Overwriting Hard Drive Data: The Great Wiping Controversy
Okay, this is another one that annoys me: The claim, the myth that certain three letter agencies can recover data from erased or zero filled hard drives. The claim that those can magically ‘read’ and reconstruct data from ‘latent magnetic residue’ (I am not making this up, others did) using special machines and whatnot.
Idea is that the positioning from read/write heads is not exact. so new data (the zeros) may be written slightly off-track compared to the original data that can thus be recovered. My common sense tells me that IF exact head positioning is so difficult, then reading exactly those latent tracks is very difficult. And that IF head positioning is so difficult then there’s a chance that indeed some of the previous data may survive while other parts are actually overwritten. So at best you’d have partial data without the context of a for example a file system. You’d have binary blobs at best.
Now, assume a specific area was overwritten with new data several times as data was deleted or modified and rewritten by the same wobbly read/write heads. And finally the zero fill. Now results will be even more confusing as we’d have several layers of imperfectly overwritten data.
Zeros and ones
By the way, modern hard drives may depend to a degree on error correction when reading data. Data reads may be imperfect, but this imperfection is detected and corrected using ECC error correction. Each sector is ‘guarded’ by an ECC checksum that is computed as data is written, and data read at a later time is checked against that checksum and if needed corrected. Using ECC we can detect exactly which bits are off, the ones that were supposed to be zeros and vice versa. These ECC codes will not be available when we’re reading the latent magnetic data so we read (again) uncorrected fragmented tiny binary blobs at best.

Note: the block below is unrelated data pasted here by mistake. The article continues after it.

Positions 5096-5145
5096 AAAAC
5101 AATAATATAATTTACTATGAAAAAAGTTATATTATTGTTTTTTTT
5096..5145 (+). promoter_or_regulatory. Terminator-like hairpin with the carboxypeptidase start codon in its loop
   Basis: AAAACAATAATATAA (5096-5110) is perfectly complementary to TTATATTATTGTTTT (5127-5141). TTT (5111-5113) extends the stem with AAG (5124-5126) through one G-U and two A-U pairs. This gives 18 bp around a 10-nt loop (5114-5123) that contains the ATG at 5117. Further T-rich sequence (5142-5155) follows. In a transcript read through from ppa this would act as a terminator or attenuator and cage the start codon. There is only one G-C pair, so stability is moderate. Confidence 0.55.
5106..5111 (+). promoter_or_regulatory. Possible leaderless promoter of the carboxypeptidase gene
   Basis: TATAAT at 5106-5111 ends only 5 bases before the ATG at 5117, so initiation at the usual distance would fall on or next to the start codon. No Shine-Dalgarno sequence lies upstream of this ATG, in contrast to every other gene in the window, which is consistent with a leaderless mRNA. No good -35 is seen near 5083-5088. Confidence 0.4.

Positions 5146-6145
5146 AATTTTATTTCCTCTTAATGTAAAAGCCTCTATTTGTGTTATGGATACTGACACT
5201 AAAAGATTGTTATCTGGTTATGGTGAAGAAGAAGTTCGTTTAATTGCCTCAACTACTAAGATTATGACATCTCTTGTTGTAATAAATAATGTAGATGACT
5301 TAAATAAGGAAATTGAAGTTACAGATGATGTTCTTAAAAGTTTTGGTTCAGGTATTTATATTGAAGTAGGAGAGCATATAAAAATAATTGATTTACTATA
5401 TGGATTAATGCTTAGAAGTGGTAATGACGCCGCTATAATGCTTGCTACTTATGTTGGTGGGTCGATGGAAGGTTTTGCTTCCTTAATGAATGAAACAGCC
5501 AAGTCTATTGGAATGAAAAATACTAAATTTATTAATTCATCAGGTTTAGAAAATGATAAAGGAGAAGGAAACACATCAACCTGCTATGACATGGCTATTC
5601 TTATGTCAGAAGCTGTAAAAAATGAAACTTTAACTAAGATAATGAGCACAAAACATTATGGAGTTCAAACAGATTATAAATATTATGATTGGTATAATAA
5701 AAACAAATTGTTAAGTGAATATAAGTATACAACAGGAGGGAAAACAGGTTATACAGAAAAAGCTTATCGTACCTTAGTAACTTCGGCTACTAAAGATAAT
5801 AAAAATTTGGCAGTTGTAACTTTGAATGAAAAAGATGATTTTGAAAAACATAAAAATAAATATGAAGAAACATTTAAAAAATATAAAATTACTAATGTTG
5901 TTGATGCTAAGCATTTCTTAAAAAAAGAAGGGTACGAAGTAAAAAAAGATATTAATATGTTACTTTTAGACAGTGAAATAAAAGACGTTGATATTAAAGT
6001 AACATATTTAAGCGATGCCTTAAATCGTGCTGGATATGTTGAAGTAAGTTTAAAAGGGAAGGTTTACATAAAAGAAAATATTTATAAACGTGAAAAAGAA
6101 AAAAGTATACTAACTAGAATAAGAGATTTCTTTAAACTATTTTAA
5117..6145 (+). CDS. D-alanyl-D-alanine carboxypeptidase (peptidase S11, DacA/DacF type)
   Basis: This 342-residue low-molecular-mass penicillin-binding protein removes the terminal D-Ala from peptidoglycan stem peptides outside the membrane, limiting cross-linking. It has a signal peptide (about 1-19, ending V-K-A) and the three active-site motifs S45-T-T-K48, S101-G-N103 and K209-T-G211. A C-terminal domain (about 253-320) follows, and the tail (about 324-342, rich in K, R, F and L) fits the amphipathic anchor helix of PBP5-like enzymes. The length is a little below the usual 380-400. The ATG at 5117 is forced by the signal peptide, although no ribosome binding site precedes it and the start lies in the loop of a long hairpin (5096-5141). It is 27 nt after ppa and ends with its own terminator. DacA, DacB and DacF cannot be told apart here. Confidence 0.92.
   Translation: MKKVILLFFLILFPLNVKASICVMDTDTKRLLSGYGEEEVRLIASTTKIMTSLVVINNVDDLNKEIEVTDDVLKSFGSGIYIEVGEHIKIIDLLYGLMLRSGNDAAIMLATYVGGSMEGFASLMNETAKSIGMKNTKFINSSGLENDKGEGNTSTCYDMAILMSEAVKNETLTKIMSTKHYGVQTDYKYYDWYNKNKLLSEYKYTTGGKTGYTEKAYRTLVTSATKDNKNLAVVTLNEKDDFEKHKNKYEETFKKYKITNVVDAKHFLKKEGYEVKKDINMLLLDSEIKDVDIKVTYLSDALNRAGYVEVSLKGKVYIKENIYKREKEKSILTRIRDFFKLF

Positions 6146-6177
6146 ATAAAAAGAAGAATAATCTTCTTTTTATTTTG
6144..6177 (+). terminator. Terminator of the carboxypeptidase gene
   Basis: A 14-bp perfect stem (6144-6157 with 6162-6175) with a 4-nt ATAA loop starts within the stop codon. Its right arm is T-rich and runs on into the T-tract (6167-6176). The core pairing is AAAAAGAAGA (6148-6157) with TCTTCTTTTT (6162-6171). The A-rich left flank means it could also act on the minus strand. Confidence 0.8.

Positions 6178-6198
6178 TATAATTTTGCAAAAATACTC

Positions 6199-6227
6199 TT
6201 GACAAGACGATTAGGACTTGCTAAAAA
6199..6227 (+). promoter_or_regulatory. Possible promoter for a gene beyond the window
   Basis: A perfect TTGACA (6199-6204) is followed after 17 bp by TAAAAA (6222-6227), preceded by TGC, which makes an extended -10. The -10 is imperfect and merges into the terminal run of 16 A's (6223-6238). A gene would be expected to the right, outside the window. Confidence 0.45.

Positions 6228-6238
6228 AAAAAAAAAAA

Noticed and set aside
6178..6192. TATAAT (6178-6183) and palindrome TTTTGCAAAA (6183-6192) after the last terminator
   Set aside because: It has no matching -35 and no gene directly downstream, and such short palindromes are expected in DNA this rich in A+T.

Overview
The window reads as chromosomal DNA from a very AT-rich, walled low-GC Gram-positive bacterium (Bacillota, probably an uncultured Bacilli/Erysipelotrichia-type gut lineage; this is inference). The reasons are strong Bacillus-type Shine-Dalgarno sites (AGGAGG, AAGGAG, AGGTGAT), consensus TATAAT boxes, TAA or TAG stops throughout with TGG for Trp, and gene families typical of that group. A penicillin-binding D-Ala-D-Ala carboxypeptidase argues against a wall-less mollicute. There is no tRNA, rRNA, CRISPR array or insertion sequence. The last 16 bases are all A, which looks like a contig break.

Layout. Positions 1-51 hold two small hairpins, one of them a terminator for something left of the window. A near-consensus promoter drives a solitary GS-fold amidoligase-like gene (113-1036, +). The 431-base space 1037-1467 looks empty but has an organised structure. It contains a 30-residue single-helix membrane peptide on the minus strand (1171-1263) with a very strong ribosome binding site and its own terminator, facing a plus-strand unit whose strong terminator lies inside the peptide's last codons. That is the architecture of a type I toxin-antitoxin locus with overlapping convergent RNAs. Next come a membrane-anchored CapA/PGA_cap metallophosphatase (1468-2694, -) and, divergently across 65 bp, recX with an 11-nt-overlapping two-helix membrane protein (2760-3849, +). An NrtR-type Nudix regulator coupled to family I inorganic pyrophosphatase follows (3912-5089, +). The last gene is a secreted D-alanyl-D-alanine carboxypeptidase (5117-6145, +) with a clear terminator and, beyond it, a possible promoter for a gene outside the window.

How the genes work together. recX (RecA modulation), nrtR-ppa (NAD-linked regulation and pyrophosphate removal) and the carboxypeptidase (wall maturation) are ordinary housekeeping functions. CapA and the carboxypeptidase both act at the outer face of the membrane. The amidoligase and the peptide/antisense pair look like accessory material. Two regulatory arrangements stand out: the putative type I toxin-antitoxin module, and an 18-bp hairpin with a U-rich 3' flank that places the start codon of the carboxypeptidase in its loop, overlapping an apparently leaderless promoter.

Anyway I don’t have a science degree and will not claim that I know how hard drives work at that level, but these guys do and have examined the claims: https://www.researchgate.net/publication/221160815_Overwriting_Hard_Drive_Data_The_Great_Wiping_Controversy.
Let’s jump right to the conclusion:
This study has demonstrated that correctly wiped data cannot reasonablybe retrieved even if it is of a small size or found only over small parts of the harddrive. Not even with the use of a MFM or other known methods. The belief that a toolcan be developed to retrieve gigabytes or terabytes of information from a wiped driveis in error.
So, if I zero fill my drive, no data can be recovered, right? WRONG!
Hah! You didn’t see this coming I bet! What you are correct about is that data can not be recovered from zero-filled LBA space. No one can, not you, not me, not the CIA.
All zero filling tools that I know of can only write (their zeros) to LBA space. LBA space is the space on a hard drive an OS, a tool can address to write to or read from. As far as the OS is concerned, LBA space is all the space that exists on a hard drive.
But that does not necessarily mean LBA space covers all space that exists on a hard drive. You may have heard of HPA (host protected area) or DCO (device configuration overlay). These are areas on a hard drive that exist outside LBA space. Using ATA commands a ‘wiper’ could add these areas to LBA space. There’s also plenty of tools that can do that for you.
So, if taken notice of, HPA and DCO can be wiped. However, there may still be space lurking on the hard drive, that contains user data but exists outside LBA space. Modern drives may reserve space for caching purposes for example. Seagates refer to this as ‘Media Cache’. This is low level information obtained from a 8 TB Seagate drive:
Media Cache Partition
PBAs: 00007578F548-00007586BDF5 RST Available: 8000 SCT Available: EF
Spare pool (Multi-IOEDC Region)
PBAs: 00007687B32C-0000768872C1 RST Available: 400 SCT Available: 1A
The Media Cache partition is not inside LBA space. It is not a partition that will pop up in Windows Disk Management! Even if we completely zero fill the drive, potentially 60 GB of recently accessed data remains untouched in the Media Cache! This data can probably be recovered by a capable data recovery lab.
The only way to wipe this space is using the ATA Enhanced Secure Erase command.